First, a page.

Google Analytics for UX |

IT-блоги Google Analytics for UX

UX Planet 9 августа 2022 г. Alex A. Szczurek

The design process is profound. And if we want to consciously and effectively acquire leads, we must know what users are doing on the website or mobile application. We need to know where the recipients are coming from, how much time they spend on specific subpages, how they navigate the pages, what they click, and how we can improve conversions.

What tool can we use?

Google Analytics is an excellent tool for market research, traffic research, and marketing campaign performance, but who said you couldn’t track metrics to learn how to improve your UX design? How can Google Analytics data help improve UX?

Google Analytics is one of the best free tools that you can use to do in-depth research on UX websites and applications.

Let’s take a closer look at the benefits of GA:
📍 it’s free,
📍 has powerful capabilities. from e-commerce tracking to optimize the checkout process on the site to set up custom events to track user interactions (e.g., downloading PDF files) that would otherwise not be trackable,
📍 allows you to get to know the users, find out which pages and elements work well and where they can be improved,
📍 and it’s free.

Knowledge about users for free is excellent, isn’t it?

UX and business problem?

We already know that UX is not a role in which you must express yourself artistically. The goal is to create more convenient and better-converting interfaces. How to judge it? By numbers.

If we decide that UX is to solve business problems, the process has roughly four stages:

1. Finding the problem
2. Analysis
3. Solution
4. Assessment of the results

In stages 1 and 4, quantitative data, e.g., from Google Analytics, is invaluable.
Quantitative research will show where the problem is located.

The most superficial analysis of the conversion funnel will tell you whether users give up their purchase at the cart stage or only on the payment method selection screen.

Then you know which screens and their aspects to focus your energy on. It is worth estimating which screens are the most popular and where the website loses the users’ interest. Identify bad points on the website or the application and correct them.

How can GA help?

How can Google Analytics data help improve UX? UX and conversions are primarily closely related concepts. You have to face the fact that even the best campaign on the Internet will not attract potential customers and achieve business goals if the UX of the landing page does not match the expectations of its visitors.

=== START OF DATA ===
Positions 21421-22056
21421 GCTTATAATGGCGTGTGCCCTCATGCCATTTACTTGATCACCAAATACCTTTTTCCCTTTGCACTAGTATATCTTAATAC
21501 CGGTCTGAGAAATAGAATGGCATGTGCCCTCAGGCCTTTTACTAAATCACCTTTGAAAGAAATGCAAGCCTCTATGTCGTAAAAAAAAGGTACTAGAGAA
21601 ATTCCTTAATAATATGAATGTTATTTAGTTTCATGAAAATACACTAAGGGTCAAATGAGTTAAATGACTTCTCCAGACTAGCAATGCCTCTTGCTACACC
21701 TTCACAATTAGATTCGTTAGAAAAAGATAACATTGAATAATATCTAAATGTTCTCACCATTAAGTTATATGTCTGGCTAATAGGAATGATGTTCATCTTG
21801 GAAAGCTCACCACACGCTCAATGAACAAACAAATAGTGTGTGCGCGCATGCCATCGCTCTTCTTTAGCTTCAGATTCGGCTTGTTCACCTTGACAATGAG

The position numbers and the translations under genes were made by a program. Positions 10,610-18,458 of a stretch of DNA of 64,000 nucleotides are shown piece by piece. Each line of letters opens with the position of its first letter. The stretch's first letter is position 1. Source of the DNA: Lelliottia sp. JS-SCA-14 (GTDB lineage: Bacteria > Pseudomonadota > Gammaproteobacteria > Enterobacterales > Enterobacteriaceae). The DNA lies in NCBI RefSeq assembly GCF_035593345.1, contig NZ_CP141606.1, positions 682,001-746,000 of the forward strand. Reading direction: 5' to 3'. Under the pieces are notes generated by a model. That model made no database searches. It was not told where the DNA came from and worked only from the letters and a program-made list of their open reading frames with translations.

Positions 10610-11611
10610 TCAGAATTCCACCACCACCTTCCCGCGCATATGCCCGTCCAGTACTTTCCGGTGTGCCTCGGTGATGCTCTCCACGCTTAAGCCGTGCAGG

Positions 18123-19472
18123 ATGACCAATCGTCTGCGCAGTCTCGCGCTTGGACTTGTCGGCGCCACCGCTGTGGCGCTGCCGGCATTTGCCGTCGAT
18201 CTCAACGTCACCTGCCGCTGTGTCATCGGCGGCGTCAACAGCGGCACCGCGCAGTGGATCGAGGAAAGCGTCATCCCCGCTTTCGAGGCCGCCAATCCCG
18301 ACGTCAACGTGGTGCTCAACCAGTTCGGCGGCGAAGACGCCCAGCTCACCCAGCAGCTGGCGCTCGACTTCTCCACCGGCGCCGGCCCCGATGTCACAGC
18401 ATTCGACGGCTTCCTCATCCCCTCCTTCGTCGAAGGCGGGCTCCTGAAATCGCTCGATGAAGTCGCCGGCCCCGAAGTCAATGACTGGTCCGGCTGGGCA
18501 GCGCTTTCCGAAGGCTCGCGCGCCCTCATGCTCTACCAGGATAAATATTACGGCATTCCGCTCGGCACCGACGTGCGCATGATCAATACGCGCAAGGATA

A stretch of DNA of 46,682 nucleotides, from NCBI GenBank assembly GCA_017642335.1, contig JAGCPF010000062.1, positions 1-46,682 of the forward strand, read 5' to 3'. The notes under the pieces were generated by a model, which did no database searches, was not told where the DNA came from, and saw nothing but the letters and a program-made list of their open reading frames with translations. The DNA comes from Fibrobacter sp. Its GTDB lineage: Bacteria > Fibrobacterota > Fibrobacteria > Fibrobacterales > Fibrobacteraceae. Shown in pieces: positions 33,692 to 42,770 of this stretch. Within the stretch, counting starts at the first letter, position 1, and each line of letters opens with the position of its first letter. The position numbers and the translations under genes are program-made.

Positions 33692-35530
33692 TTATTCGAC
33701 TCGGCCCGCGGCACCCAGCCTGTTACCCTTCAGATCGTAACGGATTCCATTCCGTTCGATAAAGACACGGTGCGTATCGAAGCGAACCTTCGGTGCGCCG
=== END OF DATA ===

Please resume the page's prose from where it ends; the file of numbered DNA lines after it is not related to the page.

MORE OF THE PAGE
Conversion rates are the highest priority for any website or mobile app. You can’t have conversion rates if you don’t provide a positive user experience for your product. They must be able to quickly and enjoyably achieve their goals. Pleasant experiences of people with the product also make them more likely to return to it.

Tracking specific key metrics helps UX designers determine user behavior from the moment they hit the page to the time of conversion, often defined as using a service, purchasing a product, or even signing up for a webinar.

Remember that no single UX indicator can be used to judge a project. Despite this, Google Analytics is still helpful in providing insight into how a website works and information about user behavior and intentions.

Remember that GA is not a substitute for research or tools like HotJar

Let’s take a look at essential reports and how to get them

Behavior flow report

📍 How ​​to get there?
Behavior> Behavior Flow

📍 What is this for?
Allows users to see which path users choose — from the first page they browse to the last page they visit before leaving the site. You can compare your user flow with what is happening. Or build them on that basis.

Tip: If you see users crossing two pages several times, they may be confused and pay attention to CTAs and links.

📍 How does it look like?

Behavior flow report source:


📍How ​​to get there?
Audience > Demographics > Overview